• Multiaccess edge computing: This network implementation is also known as mobile edge computing (MEC). This type of network enables mobile devices at the edge to access compute via an edge server, which can also route traffic to the cloud.
  • Fog computing: This decentralized system of computational nodes hosts end-user services between the cloud and end-users. Nodes are heterogeneous and the location of fog-computing nodes could be anywhere between the cloud and the end user.

In all of these edge computing paradigms, the goal is to process massive amounts of IoT data locally. For example, MEC improves cellular network services by reducing latency and increasing bandwidth. Before transmitting massive amounts of data to the cloud, it analyses them and provides context-aware services. Similarly, fog computing nodes are intended to be broadly accessible by any IoT device on the network.

To learn more about these implementations of edge computing in IoT networks, read the following article from Hamdan et al.:

The Hardware Perspective

IoT systems are usually devices that run on batteries and can receive and send data wirelessly. When edge computing is introduced into the mix, the computational requirements at the nodes also increase and need for energy-efficient devices arises. Most of the time, data is sent in small packets every once in a while, using low-power radio transceivers operating with sub-GHz standards or a 2.4 GHz standard.

The table below summarizes some hardware requirements for IoT products that can interface with edge compute nodes.


Requires low-power architecture; FPGA or custom ASIC/SoC preferred

Wireless communications

Sub-GHz, 2.4 GHz (Bluetooth, WiFi, etc.)

Wired communications

Serial protocols, Ethernet, or fiber for advanced edge devices

Sensor interfaces

micro-electromechanical systems (MEMS) sensors preferred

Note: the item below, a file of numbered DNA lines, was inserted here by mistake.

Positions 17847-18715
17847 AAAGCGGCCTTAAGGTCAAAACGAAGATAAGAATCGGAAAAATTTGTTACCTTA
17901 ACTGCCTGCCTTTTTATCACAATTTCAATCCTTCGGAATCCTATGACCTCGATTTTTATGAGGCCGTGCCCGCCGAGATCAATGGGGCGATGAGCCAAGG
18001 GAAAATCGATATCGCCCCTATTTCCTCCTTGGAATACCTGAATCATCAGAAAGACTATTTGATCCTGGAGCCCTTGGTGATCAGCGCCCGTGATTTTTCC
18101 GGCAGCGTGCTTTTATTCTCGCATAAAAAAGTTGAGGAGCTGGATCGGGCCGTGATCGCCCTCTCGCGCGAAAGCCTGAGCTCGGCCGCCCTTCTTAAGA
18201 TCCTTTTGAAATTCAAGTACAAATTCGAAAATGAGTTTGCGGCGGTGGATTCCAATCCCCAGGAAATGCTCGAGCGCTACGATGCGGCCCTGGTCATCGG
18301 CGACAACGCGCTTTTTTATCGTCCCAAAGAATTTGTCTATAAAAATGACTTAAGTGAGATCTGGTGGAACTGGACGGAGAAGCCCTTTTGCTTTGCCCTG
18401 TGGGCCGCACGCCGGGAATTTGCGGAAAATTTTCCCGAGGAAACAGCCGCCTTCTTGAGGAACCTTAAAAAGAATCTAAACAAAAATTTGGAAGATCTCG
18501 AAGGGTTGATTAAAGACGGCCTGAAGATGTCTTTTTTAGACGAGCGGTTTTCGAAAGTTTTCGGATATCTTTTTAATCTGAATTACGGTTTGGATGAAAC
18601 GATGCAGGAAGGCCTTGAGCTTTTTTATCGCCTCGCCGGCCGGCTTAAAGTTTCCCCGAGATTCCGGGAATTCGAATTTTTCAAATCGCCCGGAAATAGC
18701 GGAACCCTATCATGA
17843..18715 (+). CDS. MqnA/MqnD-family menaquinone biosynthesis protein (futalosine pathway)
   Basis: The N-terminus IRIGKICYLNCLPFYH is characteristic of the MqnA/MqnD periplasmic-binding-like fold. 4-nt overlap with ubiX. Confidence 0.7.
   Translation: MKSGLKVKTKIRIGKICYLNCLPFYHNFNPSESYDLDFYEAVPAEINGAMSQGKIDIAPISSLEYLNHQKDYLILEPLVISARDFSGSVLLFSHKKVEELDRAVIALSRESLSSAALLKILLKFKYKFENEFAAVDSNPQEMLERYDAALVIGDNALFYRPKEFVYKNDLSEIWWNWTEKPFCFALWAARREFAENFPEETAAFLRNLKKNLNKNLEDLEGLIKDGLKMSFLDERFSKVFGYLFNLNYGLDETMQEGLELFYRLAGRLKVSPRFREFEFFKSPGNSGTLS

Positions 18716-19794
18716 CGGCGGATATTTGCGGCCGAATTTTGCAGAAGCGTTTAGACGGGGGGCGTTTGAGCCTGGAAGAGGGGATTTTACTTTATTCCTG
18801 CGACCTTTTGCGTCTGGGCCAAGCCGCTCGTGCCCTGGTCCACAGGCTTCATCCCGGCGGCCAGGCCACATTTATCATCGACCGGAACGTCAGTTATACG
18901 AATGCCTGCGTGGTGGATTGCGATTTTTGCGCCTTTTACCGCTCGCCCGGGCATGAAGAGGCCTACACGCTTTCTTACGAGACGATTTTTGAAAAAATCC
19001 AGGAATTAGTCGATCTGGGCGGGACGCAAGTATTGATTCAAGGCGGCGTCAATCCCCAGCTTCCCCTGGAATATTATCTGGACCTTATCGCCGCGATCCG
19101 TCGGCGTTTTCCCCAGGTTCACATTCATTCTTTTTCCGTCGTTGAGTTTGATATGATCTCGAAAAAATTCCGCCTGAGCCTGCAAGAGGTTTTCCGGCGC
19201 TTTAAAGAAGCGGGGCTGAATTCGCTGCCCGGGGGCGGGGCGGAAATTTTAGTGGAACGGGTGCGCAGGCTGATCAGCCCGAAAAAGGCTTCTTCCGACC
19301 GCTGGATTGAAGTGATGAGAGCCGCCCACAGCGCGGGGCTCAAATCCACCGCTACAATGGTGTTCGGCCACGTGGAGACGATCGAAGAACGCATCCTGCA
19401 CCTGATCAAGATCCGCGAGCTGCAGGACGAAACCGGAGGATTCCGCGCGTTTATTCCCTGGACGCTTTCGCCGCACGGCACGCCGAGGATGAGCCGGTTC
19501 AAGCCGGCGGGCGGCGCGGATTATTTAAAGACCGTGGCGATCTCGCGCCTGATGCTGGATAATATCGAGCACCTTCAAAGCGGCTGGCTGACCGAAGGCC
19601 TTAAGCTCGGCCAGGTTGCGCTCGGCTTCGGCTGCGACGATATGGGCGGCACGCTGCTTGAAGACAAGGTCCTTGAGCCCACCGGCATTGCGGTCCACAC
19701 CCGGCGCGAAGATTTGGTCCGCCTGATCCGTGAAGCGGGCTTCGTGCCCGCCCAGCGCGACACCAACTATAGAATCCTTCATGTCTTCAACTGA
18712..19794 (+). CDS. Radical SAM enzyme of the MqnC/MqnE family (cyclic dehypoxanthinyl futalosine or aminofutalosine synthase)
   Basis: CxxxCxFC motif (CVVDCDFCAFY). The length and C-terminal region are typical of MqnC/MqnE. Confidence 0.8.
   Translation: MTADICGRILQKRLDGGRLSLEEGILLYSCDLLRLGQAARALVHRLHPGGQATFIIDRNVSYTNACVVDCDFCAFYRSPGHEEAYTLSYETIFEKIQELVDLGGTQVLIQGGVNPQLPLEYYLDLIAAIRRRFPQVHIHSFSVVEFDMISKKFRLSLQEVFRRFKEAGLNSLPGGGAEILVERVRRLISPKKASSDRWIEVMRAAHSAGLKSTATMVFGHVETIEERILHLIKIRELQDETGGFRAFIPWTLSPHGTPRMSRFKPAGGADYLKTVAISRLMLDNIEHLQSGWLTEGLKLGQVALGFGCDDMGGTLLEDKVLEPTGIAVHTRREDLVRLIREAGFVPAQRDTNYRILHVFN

Power management

Requires on-board management and control over power to peripherals

IoT nodes can use a lot of power, and many modern MCU architectures can't provide the required efficiency. Therefore, in some cases, it might be better to use dedicated hardware like ASICs instead of general-purpose MCUs because they use less power. However, there is a catch here: ASIC architectures are not flexible

This problem can be overcome by using application-specific integrated processors (ASIPs). These are semi-specific processors meant to expedite repetitive application-specific processes with dedicated hardware. Flexible ASIPs are typically implemented in FPGAs, so they are totally reconfigurable.

In a Nutshell

In closing, the goal in implementing compute for IoT products at the network edge is to decrease traffic flow and congestion in the network. Compared to traditional cloud services, edge computing reduces transmission latency between the nodes and the end users, resulting in faster response times for real-time IoT functionalities.

Also, by moving the communication and computational overhead from nodes with low battery resources to nodes with substantial power resources, the lifetime of an IoT ecosystem can be extended. Edge computing complements a number of other significant technologies as well, including hybrid cloud and 5G.

The complexity of IoT in edge computing networks requires a systems-level design approach with participation from electrical engineers, mechanical engineers, software developers, and PCB designers. When you need to implement low power design techniques in your physical layout, use the complete set of system analysis tools from Cadence. Only Cadence offers a comprehensive set of circuit, IC, and PCB design tools for any application and any level of complexity.